Gail Dines: Yes. Now the interesting things about this, first of all, every single one of them said to me, if you would’ve told me two years ago that I would be in prison for child pornography because they were not pedophiles, none of them had ever looked at a child sexually or raped a child. What had happened was they were porn addicts who got bored. And I said to them are you pedophiles? And they were insulted. They said, of course we’re not. So I said, then why did you rape a child? And they just looked at me and they said, we got bored. Wanted something other than those whores in porn.

 

Emily: What is the root cause of that? I mean, that is so crazy to think that we’ve lost any sense of morality because of this sort of virtual experience.

 

Gail Dines: Well, I think we’ve lost a sense of sanity as well as morality.

 

Emily: But is there something neurological that is happening?

 

Gail Dines: Yes, the neuroscience research now, which we didn’t have even five to ten years ago to the level we’ve got today is the way pornography. You know, they did some research, Cambridge University in England by Dr. Valerie Voon and she’s basically mapped the brains of porn addicts, cocaine addicts, heroin addicts, methamphetamine addicts. And what she found is that porn produce more dopamine than heroin, than cocaine and on the same level as methamphetamine. So you are giving a meth hit because it’s in the bodies orgasm, it’s arousal, it cements itself neurologically, limbicly everywhere in the body. So what we’re seeing is that what happened in 2000 when the porn industry went online and basically the porn industry was behind a lot of the technology that developed the Internet and also the cell phone. Every major technological shift, the porn industry has been behind as a way to promote pornography because the more affordable, accessible and anonymous you make porn, the more you create a base for porn use.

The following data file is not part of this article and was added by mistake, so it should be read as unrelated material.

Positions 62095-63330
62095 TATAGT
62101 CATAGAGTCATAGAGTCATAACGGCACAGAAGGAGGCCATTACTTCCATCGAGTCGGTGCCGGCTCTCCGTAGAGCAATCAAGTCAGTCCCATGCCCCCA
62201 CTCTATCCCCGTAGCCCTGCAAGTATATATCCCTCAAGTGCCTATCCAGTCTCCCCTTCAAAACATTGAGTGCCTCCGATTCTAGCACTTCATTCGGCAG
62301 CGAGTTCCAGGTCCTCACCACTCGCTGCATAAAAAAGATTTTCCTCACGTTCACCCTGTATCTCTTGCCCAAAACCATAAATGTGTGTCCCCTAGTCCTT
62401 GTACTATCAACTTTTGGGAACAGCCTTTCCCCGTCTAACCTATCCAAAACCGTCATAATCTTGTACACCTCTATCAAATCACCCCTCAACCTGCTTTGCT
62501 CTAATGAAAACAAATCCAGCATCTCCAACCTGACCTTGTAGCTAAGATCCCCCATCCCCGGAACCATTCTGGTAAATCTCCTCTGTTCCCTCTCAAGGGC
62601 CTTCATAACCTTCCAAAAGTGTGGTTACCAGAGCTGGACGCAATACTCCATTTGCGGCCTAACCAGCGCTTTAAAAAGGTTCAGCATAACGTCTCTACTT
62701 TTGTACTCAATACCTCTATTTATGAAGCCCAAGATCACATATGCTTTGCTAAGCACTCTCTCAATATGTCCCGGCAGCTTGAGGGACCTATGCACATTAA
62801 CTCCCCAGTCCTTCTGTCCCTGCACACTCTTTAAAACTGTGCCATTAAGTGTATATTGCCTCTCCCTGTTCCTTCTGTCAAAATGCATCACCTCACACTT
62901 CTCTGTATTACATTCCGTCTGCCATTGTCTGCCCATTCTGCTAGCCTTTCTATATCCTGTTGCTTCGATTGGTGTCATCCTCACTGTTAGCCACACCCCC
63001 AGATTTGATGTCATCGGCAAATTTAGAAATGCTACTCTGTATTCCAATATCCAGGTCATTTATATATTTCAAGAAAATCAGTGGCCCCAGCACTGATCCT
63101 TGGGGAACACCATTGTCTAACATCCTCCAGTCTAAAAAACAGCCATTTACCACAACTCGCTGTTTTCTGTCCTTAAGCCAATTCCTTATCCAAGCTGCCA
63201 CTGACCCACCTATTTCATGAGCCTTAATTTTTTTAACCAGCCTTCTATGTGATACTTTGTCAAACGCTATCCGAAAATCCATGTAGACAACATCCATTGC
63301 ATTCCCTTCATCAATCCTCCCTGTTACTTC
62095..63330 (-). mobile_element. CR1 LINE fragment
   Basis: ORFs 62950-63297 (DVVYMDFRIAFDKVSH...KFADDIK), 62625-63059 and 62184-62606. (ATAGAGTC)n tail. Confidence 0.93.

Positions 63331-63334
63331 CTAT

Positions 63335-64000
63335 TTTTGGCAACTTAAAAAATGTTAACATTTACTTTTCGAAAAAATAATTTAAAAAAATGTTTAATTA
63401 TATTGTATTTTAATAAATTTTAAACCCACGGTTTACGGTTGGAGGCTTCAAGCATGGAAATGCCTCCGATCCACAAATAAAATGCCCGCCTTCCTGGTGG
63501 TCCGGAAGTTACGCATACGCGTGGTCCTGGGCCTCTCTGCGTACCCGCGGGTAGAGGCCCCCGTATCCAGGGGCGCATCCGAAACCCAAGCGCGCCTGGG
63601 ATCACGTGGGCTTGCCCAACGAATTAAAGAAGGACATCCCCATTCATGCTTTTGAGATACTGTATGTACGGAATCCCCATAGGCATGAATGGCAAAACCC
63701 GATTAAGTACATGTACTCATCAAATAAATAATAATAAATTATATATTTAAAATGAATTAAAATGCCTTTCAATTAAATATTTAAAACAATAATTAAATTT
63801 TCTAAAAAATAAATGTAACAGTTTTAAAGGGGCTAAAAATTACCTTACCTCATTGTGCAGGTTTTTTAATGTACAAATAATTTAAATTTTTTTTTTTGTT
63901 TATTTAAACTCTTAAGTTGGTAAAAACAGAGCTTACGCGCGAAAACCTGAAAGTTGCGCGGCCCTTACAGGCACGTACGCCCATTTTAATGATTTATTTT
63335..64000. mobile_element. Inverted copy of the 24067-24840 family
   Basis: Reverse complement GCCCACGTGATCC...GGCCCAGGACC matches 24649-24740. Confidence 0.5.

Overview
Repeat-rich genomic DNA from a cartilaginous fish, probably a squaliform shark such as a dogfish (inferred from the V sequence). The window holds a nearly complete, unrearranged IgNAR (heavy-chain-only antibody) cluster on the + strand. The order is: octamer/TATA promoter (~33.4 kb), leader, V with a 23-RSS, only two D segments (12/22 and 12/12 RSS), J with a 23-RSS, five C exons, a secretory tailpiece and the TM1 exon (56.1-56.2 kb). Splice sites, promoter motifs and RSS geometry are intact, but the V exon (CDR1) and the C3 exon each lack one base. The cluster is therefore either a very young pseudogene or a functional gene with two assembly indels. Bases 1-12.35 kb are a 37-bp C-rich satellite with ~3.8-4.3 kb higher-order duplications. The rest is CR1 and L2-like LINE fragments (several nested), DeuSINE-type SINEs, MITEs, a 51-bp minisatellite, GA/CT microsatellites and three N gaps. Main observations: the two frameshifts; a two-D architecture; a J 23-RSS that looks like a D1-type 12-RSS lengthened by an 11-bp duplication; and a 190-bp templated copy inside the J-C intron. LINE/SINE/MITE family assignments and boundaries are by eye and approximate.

Emily: Given how accessible this pornography is and how enticing it is and that it has this escalating effect. It makes a lot of sense that Dr. Dines new big project is trying to help get this kind of information to parents so that they can find ways of talking to their kids about it.

 

Gail Dines: And what we do at Culture Reframed is we build programs for parents so that they can build resilience and resistance in their kids to porn. Because public health research shows that the best way to build a robust adult is to have educated, skilled, knowledgeable parents. Now, wherever I go, parents are A. Overwhelmed by what’s going on, B. terrified, and C. clueless on what to do. So our organization was given startup quite considerable money by a group of women philanthropists. And they said, what is missing? And when we sat down and I pulled together a group of world’s major, well the United States, actually it’s the world now I think about it, we’re all spread over, all of us who work at culture reframed from Australia to England to Canada. We brought together the top people in public health medicine and psychology and we said really what is missing and what was missing was this education for parents.